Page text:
An online petition is calling on PepsiCo to shelve the name and character associated with its Aunt Jemima brand of pancake mix and syrup.
The petition, created by longtime television producer Dan Gasby and launched on 19 June 2017, seeks to replace Aunt Jemima with Gasby’s wife and business partner, 67-year-old entrepreneur Barbara Elaine Smith, better known as B. Smith, who was diagnosed with Alzheimer’s disease three years ago.
Gasby said in the petition that the Aunt Jemima branding represents “a symbol that is offensive to Black women, and to all women,” and points out that it is not immediately visible in the company site’s listing of its products:
Here’s a litmus test – ask women: would they be proud to win a hypothetical Aunt Jemima College Scholarship? Would they attend an Aunt Jemima panel at a parenting Conference? Would anyone even share a post that they won the Aunt Jemima Recipe Contest? Is being compared to Aunt Jemima in any way a compliment? The answers all around are no.
The following year a black actress, Nancy Green, was hired to portray the character. PepsiCo acquired the brand when it bought the Quaker Oats Company in 2001. In August 2014, the great-grandsons of Anna Short Harrington — who played the role between 1933 and 1955 — accused PepsiCo in a lawsuit of refusing to pay her royalties for 60 years, despite the use of her image for selling the product.
The company has also faced longtime criticism for the use of the character, which has been described as a “mammy” figure. In a 2007 interview, author Maurice Manring (whose book Slave in a Box chronicled Aunt Jemima’s history) compared the imagery associated with the character to Smith’s self-marketing:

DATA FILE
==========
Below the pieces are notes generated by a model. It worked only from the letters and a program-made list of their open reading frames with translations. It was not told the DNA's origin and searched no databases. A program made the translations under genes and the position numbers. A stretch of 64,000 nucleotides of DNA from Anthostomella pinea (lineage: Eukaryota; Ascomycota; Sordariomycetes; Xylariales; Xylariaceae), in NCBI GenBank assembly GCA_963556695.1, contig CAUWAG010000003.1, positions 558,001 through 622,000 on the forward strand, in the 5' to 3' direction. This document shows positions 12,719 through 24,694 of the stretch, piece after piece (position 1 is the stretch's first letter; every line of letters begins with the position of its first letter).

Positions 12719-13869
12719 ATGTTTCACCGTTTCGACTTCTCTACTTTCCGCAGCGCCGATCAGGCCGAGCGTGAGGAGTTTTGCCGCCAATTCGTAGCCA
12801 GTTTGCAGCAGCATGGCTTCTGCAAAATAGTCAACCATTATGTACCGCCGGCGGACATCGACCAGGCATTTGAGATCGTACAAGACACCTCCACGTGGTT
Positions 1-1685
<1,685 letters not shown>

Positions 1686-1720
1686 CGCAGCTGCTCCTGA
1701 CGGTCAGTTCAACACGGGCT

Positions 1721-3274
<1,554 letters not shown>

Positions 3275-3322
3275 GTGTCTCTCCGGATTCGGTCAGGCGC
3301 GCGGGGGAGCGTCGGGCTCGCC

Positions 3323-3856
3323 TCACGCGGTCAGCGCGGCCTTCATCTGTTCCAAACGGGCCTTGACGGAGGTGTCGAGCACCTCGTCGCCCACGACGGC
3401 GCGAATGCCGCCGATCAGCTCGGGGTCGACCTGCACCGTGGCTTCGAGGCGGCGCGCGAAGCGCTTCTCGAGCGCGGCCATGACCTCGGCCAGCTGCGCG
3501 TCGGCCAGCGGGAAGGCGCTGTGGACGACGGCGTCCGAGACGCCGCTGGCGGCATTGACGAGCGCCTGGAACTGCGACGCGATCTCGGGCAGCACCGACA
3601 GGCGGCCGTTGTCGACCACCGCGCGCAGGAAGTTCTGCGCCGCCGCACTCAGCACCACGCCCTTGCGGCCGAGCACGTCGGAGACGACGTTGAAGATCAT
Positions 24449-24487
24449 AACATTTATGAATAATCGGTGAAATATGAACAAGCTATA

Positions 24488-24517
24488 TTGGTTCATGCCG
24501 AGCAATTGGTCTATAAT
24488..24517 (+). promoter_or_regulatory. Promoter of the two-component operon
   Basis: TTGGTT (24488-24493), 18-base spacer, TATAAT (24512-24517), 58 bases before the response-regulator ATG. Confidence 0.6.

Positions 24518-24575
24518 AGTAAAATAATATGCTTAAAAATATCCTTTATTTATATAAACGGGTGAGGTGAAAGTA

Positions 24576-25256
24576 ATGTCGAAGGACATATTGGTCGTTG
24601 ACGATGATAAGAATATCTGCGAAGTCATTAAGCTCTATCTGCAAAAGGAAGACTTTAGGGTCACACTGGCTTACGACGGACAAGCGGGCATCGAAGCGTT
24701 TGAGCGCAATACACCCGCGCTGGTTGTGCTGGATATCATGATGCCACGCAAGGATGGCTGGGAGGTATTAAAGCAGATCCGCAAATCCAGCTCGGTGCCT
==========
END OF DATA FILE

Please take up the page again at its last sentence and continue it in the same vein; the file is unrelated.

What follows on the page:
I don’t see the main component of Aunt Jemima advertising in what she’s doing. Aunt Jemima advertising played on a certain type of nostalgia and a certain type of racial nostalgia, particularly in the first half of the 20th century about how great plantation life was and how great it was to -literally, to have someone like Aunt Jemima who would make the pancakes or whatever for you. And what Ms. Smith seems to be selling more is in the line of the modern lifestyle guru whose efficiency of doing everything is something you’re supposed to emulate and not something that you’re supposed to simply employ.
According to Gasby, PepsiCo has ignored the couple’s request to meet regarding the proposed branding change. He argued on the petition website that Smith’s success shows that there is “no reason for the unacceptable Aunt Jemima throwback.” Smith, who has worked as a television host and a model, has also written three books and owned three restaurants carrying the B. Smith name, the last of which closed in January 2015.
Smith was diagnosed with early onset Alzheimer’s in 2013. She recalled the moment she learned she had the disease during a March 2015 interview, saying:
I had tears in my eyes. But at the same time I also said, “I’m not going to give to it. I am going to fight.”
The following year she and her husband released a book they co-authored with Michael Shnayerson, a contributing editor at Vanity Fair magazine, chronicling their experiences dealing with the disease.
Neither Gasby nor PepsiCo immediately responded to requests for comment.